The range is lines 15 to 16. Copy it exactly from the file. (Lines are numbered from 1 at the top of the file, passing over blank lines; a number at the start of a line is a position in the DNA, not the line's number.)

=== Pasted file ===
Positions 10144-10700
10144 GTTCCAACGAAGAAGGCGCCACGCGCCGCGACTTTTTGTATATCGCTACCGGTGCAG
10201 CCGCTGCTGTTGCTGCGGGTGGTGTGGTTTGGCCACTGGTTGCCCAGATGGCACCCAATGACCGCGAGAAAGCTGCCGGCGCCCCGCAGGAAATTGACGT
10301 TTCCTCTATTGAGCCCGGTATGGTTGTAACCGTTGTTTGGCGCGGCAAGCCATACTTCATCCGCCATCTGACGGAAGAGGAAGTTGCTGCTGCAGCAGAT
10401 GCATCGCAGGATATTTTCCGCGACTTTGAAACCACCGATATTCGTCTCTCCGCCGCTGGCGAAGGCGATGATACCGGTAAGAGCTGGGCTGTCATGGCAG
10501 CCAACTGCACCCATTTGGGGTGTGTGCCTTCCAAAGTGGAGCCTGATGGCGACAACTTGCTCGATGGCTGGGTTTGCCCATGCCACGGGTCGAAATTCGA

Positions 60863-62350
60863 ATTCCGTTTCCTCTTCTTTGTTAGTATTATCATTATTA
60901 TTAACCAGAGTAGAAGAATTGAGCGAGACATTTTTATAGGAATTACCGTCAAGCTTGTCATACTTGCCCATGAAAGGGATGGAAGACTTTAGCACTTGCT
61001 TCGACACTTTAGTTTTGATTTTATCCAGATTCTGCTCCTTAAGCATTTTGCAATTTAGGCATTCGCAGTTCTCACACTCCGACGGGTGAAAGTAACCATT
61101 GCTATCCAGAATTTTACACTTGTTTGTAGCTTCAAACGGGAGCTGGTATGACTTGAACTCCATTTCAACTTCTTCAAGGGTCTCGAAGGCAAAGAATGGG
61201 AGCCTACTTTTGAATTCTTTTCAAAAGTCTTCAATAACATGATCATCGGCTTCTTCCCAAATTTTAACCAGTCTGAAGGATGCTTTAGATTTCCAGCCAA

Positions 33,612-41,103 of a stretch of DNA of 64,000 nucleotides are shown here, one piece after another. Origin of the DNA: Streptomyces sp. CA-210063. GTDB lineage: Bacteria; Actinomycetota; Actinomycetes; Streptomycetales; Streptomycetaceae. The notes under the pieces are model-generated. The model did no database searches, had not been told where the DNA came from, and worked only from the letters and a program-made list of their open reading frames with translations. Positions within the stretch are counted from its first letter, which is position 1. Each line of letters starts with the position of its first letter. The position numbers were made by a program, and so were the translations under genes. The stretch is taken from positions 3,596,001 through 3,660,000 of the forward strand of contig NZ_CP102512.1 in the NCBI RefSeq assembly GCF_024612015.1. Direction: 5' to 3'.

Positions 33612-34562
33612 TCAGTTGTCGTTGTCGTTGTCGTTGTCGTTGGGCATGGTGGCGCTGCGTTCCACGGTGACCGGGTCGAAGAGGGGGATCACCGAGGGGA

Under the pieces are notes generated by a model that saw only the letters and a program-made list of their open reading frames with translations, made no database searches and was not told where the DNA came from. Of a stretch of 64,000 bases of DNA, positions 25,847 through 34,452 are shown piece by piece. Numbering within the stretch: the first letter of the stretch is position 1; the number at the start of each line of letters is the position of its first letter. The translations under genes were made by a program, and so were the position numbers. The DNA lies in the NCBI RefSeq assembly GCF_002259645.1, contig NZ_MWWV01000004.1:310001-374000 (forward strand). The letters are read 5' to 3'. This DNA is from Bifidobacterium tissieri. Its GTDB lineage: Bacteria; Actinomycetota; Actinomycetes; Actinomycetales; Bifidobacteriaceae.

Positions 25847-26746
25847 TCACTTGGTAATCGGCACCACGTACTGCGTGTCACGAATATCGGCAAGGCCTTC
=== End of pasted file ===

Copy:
33612 TCAGTTGTCGTTGTCGTTGTCGTTGTCGTTGGGCATGGTGGCGCTGCGTTCCACGGTGACCGGGTCGAAGAGGGGGATCACCGAGGGGA

Under the pieces are notes generated by a model that saw only the letters and a program-made list of their open reading frames with translations, made no database searches and was not told where the DNA came from. Of a stretch of 64,000 bases of DNA, positions 25,847 through 34,452 are shown piece by piece. Numbering within the stretch: the first letter of the stretch is position 1; the number at the start of each line of letters is the position of its first letter. The translations under genes were made by a program, and so were the position numbers. The DNA lies in the NCBI RefSeq assembly GCF_002259645.1, contig NZ_MWWV01000004.1:310001-374000 (forward strand). The letters are read 5' to 3'. This DNA is from Bifidobacterium tissieri. Its GTDB lineage: Bacteria; Actinomycetota; Actinomycetes; Actinomycetales; Bifidobacteriaceae.